Forms of Authorship in Early Modern Culture: Online First
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Forms of Authorship in Early Modern Culture
The article explores one of the most assiduously researched topics in Shakespeare criticism: that of the ways in which Shakespeare’s responsibility as author of the plays that traditionally bear his name has been established. Rehearsing the major contributions to this debate (from the mid-nineteenth-century idea that Shakespeare’s plays were the work of a group of intellectuals, to recent tendencies in attribution studies which dismember the canon on the basis of theories of co-authorship and collaboration), it maintains that one of the most persistent tendencies in the debate has been that of disintegration; and that both the dismembering of the canon as a whole and the amputating of parts of it as collaboratively written have had the paradoxical effect of de-authorialising what are conventionally known as ‘Shakespeare’s plays’. Not simply meant as a historical survey, the article also highlights the fact that, as well as determining effects on the Shakespeare canon, disintegrative tendencies have inspired theories of the text relevant to the construction of authorial identity, and have also generated a fallout on the idea, expressed by bibliographers and textual scholars, that the composition and configuration of texts are inescapably collaborative. Finally, the article maintains that biography too has been affected by a notion of disintegration which insists on a de-personalised subject and the idea that a life, no less than a text, is a socially-composed construct.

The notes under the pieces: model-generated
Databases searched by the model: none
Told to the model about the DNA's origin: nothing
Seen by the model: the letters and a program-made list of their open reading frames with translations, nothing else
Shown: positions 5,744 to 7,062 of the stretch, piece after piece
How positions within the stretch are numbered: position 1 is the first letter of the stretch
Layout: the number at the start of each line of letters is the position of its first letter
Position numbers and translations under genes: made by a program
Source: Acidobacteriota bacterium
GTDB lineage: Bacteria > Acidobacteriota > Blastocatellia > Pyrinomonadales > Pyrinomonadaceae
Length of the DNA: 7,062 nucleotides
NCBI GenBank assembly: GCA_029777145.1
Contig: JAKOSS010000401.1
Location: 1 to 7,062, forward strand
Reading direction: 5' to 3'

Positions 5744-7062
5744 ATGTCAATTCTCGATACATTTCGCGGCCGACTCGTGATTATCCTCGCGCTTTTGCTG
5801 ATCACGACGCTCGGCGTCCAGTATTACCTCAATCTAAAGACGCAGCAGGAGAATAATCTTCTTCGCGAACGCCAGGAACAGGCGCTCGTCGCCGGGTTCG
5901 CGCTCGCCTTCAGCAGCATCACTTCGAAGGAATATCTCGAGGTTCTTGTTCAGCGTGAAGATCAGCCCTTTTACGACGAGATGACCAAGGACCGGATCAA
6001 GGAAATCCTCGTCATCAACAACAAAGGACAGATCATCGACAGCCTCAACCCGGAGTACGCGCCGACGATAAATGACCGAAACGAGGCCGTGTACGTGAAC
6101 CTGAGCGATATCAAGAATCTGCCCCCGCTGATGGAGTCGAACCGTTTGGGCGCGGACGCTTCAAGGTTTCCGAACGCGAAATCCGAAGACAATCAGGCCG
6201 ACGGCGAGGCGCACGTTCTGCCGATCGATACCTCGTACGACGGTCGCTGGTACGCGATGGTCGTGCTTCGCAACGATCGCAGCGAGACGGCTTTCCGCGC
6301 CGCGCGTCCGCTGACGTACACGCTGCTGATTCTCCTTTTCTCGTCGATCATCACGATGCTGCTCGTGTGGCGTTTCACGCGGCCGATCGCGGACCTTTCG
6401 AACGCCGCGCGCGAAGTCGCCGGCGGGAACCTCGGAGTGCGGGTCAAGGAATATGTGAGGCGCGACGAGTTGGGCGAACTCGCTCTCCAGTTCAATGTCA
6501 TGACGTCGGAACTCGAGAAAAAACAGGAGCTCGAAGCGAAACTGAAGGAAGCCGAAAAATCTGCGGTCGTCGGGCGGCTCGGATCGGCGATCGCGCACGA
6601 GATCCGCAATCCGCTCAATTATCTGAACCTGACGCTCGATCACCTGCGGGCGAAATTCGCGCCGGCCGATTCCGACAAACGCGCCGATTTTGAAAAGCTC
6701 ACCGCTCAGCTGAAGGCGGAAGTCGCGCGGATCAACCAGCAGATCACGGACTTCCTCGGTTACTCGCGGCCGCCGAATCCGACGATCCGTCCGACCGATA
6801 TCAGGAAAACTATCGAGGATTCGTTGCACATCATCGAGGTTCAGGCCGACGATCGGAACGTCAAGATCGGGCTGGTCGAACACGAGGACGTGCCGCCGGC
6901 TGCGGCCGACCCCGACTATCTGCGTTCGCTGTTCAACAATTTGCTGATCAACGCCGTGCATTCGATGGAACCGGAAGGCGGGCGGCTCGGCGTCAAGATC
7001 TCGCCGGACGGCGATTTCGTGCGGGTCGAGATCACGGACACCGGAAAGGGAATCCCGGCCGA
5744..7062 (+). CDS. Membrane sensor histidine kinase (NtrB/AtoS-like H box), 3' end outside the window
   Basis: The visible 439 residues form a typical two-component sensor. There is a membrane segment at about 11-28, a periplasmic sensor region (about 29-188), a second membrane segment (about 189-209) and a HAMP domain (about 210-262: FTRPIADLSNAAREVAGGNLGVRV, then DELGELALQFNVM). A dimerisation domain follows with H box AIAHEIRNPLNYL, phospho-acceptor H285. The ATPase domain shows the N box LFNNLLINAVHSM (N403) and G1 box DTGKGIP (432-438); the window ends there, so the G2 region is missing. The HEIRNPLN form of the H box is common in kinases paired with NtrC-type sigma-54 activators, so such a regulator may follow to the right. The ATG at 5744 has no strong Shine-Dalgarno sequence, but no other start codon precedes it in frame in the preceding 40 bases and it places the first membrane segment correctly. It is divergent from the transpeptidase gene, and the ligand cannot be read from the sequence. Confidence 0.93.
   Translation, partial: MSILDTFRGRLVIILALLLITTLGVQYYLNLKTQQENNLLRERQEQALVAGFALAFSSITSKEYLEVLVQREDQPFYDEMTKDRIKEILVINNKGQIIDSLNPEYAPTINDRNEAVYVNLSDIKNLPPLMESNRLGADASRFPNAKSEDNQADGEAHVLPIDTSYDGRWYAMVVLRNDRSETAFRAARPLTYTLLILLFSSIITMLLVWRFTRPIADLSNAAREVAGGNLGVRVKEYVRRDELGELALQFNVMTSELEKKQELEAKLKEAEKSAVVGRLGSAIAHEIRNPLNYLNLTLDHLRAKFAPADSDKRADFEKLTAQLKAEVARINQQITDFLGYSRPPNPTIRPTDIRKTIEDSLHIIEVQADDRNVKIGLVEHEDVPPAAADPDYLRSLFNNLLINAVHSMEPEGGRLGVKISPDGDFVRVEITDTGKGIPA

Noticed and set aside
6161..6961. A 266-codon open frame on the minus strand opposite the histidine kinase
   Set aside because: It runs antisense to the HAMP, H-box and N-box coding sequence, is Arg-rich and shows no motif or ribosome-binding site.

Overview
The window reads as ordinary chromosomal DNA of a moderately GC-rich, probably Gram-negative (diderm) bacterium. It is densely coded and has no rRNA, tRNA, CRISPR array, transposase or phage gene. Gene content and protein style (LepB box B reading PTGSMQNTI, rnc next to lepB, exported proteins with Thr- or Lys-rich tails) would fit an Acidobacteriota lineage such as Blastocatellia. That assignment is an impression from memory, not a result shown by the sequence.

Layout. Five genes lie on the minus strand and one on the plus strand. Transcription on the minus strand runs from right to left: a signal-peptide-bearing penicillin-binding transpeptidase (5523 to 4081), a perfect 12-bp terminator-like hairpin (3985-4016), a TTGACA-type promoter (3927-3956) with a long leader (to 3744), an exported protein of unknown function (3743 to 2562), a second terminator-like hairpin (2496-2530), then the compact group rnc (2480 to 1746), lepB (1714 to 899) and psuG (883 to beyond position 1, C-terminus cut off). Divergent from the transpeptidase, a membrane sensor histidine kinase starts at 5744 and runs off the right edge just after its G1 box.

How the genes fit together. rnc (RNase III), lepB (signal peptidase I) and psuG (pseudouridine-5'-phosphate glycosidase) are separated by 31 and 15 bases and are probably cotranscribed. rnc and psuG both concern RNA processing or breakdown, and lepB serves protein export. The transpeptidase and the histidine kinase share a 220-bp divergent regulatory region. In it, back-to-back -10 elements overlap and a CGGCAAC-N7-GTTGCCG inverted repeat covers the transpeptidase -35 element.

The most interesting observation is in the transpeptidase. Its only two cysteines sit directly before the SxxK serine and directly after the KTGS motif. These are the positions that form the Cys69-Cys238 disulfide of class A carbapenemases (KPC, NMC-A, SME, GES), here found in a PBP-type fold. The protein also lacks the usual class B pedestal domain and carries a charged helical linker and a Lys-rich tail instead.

Keywords: Authorship, Biography, Co-Authorship, Disintegration, Shakespeare
Sylvia Greenup. ‘Playing at Bo-peep with the world’ The Author/Actor in Charlotte Charke’s Narrative
The article re-examines The Narrative of the Life of Mrs Charlotte Charke (1755), the first autobiography by a female actor (albeit one who consistently specialised in male roles) in terms of the strategies it deploys for showing, and hiding, the author’s physical person and authorial persona. As the youngest daughter of Colley Cibber, Charke was a member of London’s most influent theatrical family, and led a life marked by spectacular misfortune and neverending optimism. To claw her way out of the exclusion from acting that was the outcome of the Licencing Act, she undertook an extraordinary sequence of different careers, worked as a strolling player for nine years, and attempted a reconciliation with her father through her autobiography, which, deeply inscribed by the theatre in terms of both content and style, highlights the interaction between spontaneity and premeditation. Feelings seem not only expressed, but shaped through drama; memory becomes the bodily memory of interpreting a role, represented on the outdoor theatre of her many professional endeavours and ultimately in the pages of her book. Charke’s second ‘coming on the Stage’, her appearance, that is, in the guise of author, is marked by both gender and genre indeterminacy. As a ‘cartaceous’ remediation of her innate and unstoppable passion for the theatre it shows a precocious understanding of the newborn ‘cult of celebrity’ and the possibilities for self-promotion offered by the expanding print market. Ultimately, it aims to counter theatrical censorship by educating Charke’s audience/readership to a more critical awareness of the relationship between actor/role, gender/clothes and author/character.
Keywords: Authorship, Dramatic Memory, Female Labour, Theatrical Autobiography